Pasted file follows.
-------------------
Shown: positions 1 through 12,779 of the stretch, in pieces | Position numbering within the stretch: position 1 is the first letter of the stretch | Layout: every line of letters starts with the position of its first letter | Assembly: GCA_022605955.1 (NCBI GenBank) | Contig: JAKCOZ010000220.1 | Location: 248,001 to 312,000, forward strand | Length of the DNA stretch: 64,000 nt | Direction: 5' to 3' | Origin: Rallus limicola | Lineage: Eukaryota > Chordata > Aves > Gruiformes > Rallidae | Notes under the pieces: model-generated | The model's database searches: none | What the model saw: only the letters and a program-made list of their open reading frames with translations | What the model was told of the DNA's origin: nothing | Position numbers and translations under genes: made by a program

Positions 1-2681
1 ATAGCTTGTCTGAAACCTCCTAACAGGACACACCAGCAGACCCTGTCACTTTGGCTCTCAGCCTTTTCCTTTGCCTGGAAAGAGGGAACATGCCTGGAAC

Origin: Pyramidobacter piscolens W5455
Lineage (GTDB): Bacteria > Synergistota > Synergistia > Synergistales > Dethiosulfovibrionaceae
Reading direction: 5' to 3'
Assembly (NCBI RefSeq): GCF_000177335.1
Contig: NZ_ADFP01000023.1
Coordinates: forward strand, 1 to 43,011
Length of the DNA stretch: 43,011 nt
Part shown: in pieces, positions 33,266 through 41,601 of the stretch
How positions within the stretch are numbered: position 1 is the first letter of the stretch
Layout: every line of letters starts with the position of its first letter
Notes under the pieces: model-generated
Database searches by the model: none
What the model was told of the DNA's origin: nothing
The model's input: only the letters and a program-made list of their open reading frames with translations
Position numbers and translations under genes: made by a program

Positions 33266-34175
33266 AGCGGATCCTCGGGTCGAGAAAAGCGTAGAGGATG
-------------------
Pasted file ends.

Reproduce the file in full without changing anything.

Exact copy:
Shown: positions 1 through 12,779 of the stretch, in pieces | Position numbering within the stretch: position 1 is the first letter of the stretch | Layout: every line of letters starts with the position of its first letter | Assembly: GCA_022605955.1 (NCBI GenBank) | Contig: JAKCOZ010000220.1 | Location: 248,001 to 312,000, forward strand | Length of the DNA stretch: 64,000 nt | Direction: 5' to 3' | Origin: Rallus limicola | Lineage: Eukaryota > Chordata > Aves > Gruiformes > Rallidae | Notes under the pieces: model-generated | The model's database searches: none | What the model saw: only the letters and a program-made list of their open reading frames with translations | What the model was told of the DNA's origin: nothing | Position numbers and translations under genes: made by a program

Positions 1-2681
1 ATAGCTTGTCTGAAACCTCCTAACAGGACACACCAGCAGACCCTGTCACTTTGGCTCTCAGCCTTTTCCTTTGCCTGGAAAGAGGGAACATGCCTGGAAC

Origin: Pyramidobacter piscolens W5455
Lineage (GTDB): Bacteria > Synergistota > Synergistia > Synergistales > Dethiosulfovibrionaceae
Reading direction: 5' to 3'
Assembly (NCBI RefSeq): GCF_000177335.1
Contig: NZ_ADFP01000023.1
Coordinates: forward strand, 1 to 43,011
Length of the DNA stretch: 43,011 nt
Part shown: in pieces, positions 33,266 through 41,601 of the stretch
How positions within the stretch are numbered: position 1 is the first letter of the stretch
Layout: every line of letters starts with the position of its first letter
Notes under the pieces: model-generated
Database searches by the model: none
What the model was told of the DNA's origin: nothing
The model's input: only the letters and a program-made list of their open reading frames with translations
Position numbers and translations under genes: made by a program

Positions 33266-34175
33266 AGCGGATCCTCGGGTCGAGAAAAGCGTAGAGGATG